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Monday Morning Mailbag: Peterson's Impact, WR Depth and Standout Rookies

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I think it is fair to say that with Adrian Peterson in the backfield, Norv Turner is going to fully utilize him in the offense. How many throwing attempts will that translate for Teddy and how many touches for talented guys like Jerick McKinnon? --Zach C Minneapolis, MN

The run-pass play call ratio is a game-to-game proposition based on several factors. If you're playing a team with a weaker than usual pass defense, you may lean more on the passing game. If it is unusually windy at game time, you mean lean more on the running game. If you fall behind early, you are forced to throw the ball more frequently. There isn't a set ratio that a team tries to achieve every time because so many of the factors that influence play calls change so frequently. In general, though, teams want to establish the run to set a physical tone and then they want to mix the run and the pass to maintain some sense of unpredictability. I would say somewhere in the neighborhood 25-30 passing attempts per game would be a good balance for the Vikings offense and, depending on the game plan and opponent as well as the health of the other offensive players, I would say anywhere from seven-to-15 touches per game for McKinnon would be a good plan.

We seem to have a lot of quality depth at WR. It'll be a big shame when we lose one or two of them at the 53-man cut. Jarius Wright, Adam Thielen and Stefon Diggs all seem hard to let go. Do you think we'd ever keep six WRs? I have a good feeling we'll make the playoffs with 11-13 wins. I can also see us as an exciting team that believes in itself and pushes far into the postseason. Skol Vikings! -- Kevin Bartman Ottawa, Ontario, Canada

Yes, I can see the Vikings keeping six wide receivers heading into 2015, which would likely land all three of receivers Kevin mentioned in his question on the 53-man roster. Granted, the number could be five, as it was last season, and that would mean at least one of the three mentioned above would be in jeopardy of not making it. But this is something that will develop over time and likely go down to the last preseason game. It's one of those "good problems" teams like to have because it indicates depth and talent level are good.

I really haven't heard too much about Babatune Aiyegbusi during OTAs. I'm how he's coming along. -- David D. Sioux Falls, SD

There's not much of an update to provide on "Babs" and that's not an indictment on his development or lack thereof. Rather, it's more a function of the position he plays and how early it is in the offseason program. With the contact restrictions what they are in OTAs, it's hard to assess the performance of a lot of players, but particularly the guys who are working in the trenches because so much of what they are trying to do is about leverage and power, which are traits that become neutralized and covered up when contact is prohibited.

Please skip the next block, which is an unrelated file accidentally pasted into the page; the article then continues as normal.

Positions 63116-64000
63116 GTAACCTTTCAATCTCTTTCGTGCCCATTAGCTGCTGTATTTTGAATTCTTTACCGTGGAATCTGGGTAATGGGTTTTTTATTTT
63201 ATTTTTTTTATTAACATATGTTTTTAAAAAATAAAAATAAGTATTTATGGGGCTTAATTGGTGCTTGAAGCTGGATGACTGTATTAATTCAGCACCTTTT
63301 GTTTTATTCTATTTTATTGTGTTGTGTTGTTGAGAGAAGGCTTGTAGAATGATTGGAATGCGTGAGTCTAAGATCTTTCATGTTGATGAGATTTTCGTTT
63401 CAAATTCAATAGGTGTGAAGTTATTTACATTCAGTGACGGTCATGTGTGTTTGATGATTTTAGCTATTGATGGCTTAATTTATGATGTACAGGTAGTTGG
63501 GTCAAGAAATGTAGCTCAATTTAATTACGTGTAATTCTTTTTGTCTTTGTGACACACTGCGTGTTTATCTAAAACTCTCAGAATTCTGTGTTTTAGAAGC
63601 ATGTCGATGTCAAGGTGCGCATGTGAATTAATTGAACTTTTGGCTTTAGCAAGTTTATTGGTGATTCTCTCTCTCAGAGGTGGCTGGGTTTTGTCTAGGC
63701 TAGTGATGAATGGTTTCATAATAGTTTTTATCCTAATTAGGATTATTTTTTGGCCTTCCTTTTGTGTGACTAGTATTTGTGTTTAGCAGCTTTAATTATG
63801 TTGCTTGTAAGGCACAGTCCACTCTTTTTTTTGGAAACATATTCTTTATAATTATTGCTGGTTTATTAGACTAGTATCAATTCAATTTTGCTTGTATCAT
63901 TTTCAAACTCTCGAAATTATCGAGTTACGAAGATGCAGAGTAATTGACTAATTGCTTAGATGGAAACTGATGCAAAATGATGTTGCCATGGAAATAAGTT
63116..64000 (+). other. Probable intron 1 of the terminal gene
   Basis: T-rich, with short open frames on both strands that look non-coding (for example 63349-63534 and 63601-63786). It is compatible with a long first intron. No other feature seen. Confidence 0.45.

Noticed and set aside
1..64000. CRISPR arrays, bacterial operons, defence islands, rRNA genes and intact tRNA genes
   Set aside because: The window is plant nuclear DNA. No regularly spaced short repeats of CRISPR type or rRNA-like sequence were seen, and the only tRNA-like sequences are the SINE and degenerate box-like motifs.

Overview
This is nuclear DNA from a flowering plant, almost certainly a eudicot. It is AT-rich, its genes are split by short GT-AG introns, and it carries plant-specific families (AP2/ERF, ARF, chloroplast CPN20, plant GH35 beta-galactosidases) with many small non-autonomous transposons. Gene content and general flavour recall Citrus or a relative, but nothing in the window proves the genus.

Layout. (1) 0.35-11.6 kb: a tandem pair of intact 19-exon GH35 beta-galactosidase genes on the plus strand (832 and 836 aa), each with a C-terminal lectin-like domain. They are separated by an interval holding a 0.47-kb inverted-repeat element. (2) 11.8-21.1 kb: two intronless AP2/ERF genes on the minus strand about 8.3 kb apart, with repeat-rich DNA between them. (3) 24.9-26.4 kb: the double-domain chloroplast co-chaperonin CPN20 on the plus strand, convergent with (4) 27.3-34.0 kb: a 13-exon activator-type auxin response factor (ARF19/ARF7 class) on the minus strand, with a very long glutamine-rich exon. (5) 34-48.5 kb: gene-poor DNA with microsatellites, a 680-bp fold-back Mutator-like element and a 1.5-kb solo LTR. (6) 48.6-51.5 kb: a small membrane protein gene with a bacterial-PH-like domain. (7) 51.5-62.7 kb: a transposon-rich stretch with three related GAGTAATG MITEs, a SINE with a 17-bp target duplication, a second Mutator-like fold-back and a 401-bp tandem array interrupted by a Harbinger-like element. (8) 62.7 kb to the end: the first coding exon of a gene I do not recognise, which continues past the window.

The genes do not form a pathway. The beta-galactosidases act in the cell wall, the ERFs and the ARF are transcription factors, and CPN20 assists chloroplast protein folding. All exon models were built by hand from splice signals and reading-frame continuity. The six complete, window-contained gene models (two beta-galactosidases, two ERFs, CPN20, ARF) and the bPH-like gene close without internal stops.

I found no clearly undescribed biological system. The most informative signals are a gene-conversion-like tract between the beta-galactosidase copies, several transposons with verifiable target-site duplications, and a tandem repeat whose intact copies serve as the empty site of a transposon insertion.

From our undrafted group of rookies, who's looking good at OTA's? -- Carlos Romo

The group in general has done a nice job of coming into the offseason program and competing, but the two guys I will mention are CB Justin Coleman and WR Jordan Leslie. Coleman was a clear standout in the Vikings rookie camp last month, batting down several passes and simply looking a step faster than most everyone else. Leslie stays after practice every day and works on some facet of his game with veteran WR Mike Wallace. Leslie and Wallace are literally the last two players off the field every day, and that makes Leslie stand out to me (Wallace, too).

It's 1st and goal on the 1. Who gets the ball? Adrian Peterson? McKinnon? Asiata? Teddy? What do you think Norv's thinking here? -- Jon Westberg

I know Asiata was good in this role last season, I know McKinnon is poised for an increase in touches this season and of course it's great to have a young, developing passer in Bridgewater. But let's be real – the ball is going #28 first in that situation, and I might even be inclined to give it to him on 1st down and 2nd down.

I have been looking at the roster and, if I am not mistaken, the Vikings are short one on the roster. I had assumed that they had someone in mind, but they haven't signed anyone. Can you shed some light? -- Dave Crane

The roster limit at this time is 90 players and the Vikings are indeed at 89. My guess is they are not holding that lone roster spot for anything specific, it's just that they are fairly healthy and don't need extra players anywhere and they aren't in love with any available players. So rather than sign a player with whom they have no intentions, they are keeping the spot open. One benefit to this approach is that if for some reason they need to sign a player quickly they can go ahead and do that without having to make and wait for approval on a corresponding roster move.

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